There are many ways the community and parents can get involved in our schools. They can serve as PTA members, help in the workroom making copies, volunteer in classrooms to help out teachers, be part committees, be presenters at career day or just come and visit the campus.
I’d like to talk about being part of committees.
Last year when I was the 8th grade teacher I had to be the chaperon of 52 students to a San Francisco trip. Because of some things that were going on in the school I had to be the person in charge of the trip in the last minute. My saviors on this trip were two parents who had been involved in our school since the students were in kindergarten. Because they had been involved in many committees throughout the years the students knew who they were and better yet the parents who were not going knew who they were also. Due to this the trip was a success, and personally it was one of my best experiences ever.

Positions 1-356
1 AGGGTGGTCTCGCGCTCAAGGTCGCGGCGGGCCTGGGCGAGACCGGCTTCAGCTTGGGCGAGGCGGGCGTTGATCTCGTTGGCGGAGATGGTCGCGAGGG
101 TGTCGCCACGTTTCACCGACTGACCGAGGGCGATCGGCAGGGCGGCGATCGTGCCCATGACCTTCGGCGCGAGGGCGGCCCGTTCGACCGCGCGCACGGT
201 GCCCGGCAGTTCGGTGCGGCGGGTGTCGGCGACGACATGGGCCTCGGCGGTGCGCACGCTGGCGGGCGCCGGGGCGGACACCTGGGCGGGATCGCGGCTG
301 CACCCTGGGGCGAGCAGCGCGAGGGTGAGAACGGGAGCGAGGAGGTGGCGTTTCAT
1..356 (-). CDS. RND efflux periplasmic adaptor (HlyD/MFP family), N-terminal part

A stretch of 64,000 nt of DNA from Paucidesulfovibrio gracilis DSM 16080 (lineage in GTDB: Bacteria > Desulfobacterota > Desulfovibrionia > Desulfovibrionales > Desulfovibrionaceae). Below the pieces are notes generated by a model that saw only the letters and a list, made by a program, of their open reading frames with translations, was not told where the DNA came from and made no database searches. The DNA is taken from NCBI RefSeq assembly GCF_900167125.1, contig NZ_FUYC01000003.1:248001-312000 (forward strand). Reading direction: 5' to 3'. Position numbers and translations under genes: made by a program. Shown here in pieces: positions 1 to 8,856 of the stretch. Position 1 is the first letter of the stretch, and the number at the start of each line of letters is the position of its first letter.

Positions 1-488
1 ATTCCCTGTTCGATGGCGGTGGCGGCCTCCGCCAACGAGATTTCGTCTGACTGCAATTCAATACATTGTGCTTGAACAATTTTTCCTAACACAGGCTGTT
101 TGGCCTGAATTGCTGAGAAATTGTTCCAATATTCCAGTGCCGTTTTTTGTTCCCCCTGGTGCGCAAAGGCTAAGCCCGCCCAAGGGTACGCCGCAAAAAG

Discipline and School Culture
I believe that that school is the place most students come to feel safe and that it needs to be a place where they feel wanted and welcomed.
I believe this because (relate to professional experience) when I came to this country the neighborhood I lived in was a high crime area where gangs, drugs, guns and violence where always present. But unlike the neighborhood I lived in the school I went to always felt a very loving and safe place.
There are lots of aspects on how to create a positive school culture such as increasing parent involvement, looking at a child as a whole, provide professional development for teachers on restorative practices and looking at discipline action as a moment for growth for the child.